Dealing with equine sarcoids

A sarcoid can occur on any horse (or indeed, any equid) and can be troublesome if it grows in vulnerable areas prone to chafing or similar irritation. Kim Dyson explains.

Dealing-with-equine-sarcoids

An equine sarcoid is a skin tumour commonly found on horses. Fortunately, it is seldom life-threatening. It can easily be mistaken for a papilloma, but the latter disappears on its own over time. A sarcoid rarely does and invariably requires treatment.

There are six types of equine sarcoid. Each has a different appearance:

Nodular: Firm, raised circular tumours 5mm to 20mm in diameter. Commonly found on the sheath/groin area and eyelids.

Fibroplastic: Fleshy and ulcerative. Grows very fast. Usually found along the groin, lower legs and eyelid.
Verrucous: Has a wart-like appearance and can occur anywhere on the face, body or groin.

Occult/flat: Flat and circular with a thickened area, but may also appear as small nodules 2mm to 5mm in diameter. Usually found on the neck, mouth, eyes and inside of the thighs and upper forelegs.

Malevolent: Presents as multiple nodules. Usually invasive. Can settle in the lymphatic system. Resembles pearls under the skin.

Mixed: A mixture of the foregoing, this is usually a sarcoid that has been on the body for a long time, or has undergone some sort of trauma.

Diagnosis
No specific cause has been identified for sarcoids, but the bovine papilloma virus (BPV) is thought to be a contributor. A vet will be able to diagnose the sarcoid by its appearance and location. If necessary, he or she will carry out a skin biopsy. This, however, may irritate the tumour and worsen it.

Treatment
Many treatment options are available. Surgical removal is one, but this can result in scar tissue formation, pain and swelling. Laser resection, another option, reduces these problems. In addition, the heat produced by the laser kills the tissue surrounding the sarcoid, reducing the chance of cells spreading.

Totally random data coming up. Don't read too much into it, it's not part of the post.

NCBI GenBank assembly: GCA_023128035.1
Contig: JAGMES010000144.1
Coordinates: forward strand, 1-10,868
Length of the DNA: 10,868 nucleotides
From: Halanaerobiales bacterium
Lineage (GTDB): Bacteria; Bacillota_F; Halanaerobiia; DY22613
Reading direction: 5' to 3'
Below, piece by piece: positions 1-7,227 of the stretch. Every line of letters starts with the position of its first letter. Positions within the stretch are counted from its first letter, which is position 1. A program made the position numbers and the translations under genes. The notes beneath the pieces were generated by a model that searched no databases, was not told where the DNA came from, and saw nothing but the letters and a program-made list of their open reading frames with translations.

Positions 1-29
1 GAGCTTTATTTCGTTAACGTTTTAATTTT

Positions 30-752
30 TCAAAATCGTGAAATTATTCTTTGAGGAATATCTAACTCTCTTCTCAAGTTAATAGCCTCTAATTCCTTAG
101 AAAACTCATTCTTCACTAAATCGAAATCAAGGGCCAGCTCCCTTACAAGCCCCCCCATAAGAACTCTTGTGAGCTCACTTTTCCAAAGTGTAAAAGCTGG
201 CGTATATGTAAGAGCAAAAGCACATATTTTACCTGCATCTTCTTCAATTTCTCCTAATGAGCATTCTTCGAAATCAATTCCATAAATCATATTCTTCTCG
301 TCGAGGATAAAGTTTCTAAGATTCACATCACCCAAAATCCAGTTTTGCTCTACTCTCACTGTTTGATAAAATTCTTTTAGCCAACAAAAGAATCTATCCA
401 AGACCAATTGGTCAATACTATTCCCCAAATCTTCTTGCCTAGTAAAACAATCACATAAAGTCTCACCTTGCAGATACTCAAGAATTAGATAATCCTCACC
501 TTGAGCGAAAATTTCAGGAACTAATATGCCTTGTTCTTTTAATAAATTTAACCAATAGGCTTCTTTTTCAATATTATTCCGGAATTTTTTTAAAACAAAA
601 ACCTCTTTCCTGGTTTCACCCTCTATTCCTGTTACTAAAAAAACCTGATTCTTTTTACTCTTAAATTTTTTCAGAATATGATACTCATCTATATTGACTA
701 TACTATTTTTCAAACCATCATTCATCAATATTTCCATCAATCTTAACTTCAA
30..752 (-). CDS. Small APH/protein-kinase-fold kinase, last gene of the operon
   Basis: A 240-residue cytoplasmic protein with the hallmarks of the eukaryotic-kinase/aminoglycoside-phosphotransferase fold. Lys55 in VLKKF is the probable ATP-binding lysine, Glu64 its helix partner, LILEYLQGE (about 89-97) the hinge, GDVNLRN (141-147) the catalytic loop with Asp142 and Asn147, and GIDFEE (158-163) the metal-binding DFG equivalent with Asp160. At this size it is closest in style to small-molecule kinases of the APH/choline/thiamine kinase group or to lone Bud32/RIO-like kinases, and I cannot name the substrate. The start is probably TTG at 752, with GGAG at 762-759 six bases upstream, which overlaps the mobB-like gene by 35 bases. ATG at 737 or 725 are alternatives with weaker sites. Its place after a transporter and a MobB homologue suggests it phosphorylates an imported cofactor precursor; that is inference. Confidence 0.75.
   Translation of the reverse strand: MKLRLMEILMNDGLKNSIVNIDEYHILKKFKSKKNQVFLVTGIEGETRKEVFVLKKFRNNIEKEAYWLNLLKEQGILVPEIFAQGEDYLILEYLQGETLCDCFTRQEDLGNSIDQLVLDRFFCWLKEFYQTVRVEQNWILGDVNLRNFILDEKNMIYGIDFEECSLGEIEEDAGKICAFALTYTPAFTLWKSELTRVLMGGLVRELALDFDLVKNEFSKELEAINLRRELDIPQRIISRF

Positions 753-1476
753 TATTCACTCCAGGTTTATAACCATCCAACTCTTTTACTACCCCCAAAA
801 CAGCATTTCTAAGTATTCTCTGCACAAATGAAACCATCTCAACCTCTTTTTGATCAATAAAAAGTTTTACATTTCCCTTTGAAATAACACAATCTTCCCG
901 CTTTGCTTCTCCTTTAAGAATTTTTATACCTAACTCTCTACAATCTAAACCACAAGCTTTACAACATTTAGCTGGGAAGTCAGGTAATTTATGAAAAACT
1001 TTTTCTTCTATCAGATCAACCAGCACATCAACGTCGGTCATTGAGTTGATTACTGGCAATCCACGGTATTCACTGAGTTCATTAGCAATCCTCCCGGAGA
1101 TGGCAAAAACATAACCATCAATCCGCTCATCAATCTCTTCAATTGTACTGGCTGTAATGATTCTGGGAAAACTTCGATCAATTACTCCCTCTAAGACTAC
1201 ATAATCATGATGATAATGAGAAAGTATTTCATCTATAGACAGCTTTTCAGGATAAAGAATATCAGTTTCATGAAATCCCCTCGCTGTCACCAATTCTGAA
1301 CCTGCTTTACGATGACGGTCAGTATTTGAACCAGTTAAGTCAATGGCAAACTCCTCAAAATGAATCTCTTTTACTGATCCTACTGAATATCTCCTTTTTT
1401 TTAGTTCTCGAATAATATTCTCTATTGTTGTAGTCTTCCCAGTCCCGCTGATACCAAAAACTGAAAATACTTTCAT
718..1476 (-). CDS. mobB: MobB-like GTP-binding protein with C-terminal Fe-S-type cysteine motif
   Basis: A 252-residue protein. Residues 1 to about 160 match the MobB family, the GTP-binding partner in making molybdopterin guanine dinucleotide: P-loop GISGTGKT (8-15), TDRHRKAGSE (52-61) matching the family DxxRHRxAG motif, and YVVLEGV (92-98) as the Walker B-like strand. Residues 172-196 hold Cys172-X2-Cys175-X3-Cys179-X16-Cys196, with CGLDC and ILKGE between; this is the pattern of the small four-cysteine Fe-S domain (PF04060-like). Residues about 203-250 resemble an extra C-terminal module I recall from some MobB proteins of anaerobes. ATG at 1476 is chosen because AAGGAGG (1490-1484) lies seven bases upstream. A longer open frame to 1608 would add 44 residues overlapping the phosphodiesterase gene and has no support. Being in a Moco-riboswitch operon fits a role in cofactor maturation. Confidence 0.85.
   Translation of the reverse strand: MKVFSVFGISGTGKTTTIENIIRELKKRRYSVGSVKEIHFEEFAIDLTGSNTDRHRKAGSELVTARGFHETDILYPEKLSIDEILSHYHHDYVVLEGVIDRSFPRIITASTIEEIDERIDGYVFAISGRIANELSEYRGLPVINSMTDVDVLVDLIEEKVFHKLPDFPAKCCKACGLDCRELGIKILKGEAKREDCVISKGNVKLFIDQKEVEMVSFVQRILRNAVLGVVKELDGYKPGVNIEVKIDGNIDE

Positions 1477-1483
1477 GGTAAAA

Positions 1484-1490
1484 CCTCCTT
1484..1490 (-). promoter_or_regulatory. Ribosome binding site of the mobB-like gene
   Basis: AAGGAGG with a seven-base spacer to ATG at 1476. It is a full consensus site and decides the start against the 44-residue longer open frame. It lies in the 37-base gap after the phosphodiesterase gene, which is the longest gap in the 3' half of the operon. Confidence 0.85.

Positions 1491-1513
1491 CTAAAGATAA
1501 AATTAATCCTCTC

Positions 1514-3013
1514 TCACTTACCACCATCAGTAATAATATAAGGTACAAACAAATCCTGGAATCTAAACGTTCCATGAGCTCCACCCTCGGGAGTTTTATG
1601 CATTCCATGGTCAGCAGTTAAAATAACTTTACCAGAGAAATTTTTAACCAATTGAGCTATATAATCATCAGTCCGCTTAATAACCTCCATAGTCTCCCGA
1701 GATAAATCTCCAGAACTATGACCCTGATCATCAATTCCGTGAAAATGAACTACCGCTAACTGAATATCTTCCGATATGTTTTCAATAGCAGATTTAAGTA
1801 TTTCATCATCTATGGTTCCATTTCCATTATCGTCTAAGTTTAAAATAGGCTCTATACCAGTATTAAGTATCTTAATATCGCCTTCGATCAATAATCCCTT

Cryosurgery uses liquid nitrogen. This freezes and kills the sarcoid, causing it to slough off. The process often kills off hair follicles, leaving a bare spot on the skin. If hair does return, it is white.

One newer treatment involves injecting chemotherapy drugs into the sarcoid. Another is the use of a topical cream containing natural alkaloids. This produces a localised immune response that causes the body to reject the sarcoid tissue.

Similarly, alternative therapy involves blending herbs to help support the immune system and aid in the expulsion of the offending matter.

Echinacea, mistletoe and Equisetum are all powerful blood cleansers; comfrey supports the immune system, violet leaves facilitate cleansing via the lymphatic system, and vervain, a nervous system tonic, supports the entire process.

A topical application of Thuja and Astragulus will help reduce the size of the tumour. Use tincture or a cream. The more regularly the mixture is applied, the faster it will work.

Sources: petmd.com; Ferguson, V. (2010) The Complete Horse Herbal Book, Melbourne Publishing Group.

Kim Dyson breeds Arabians and Lusitanos, and has 22 years’ experience in holistic equine and human body work.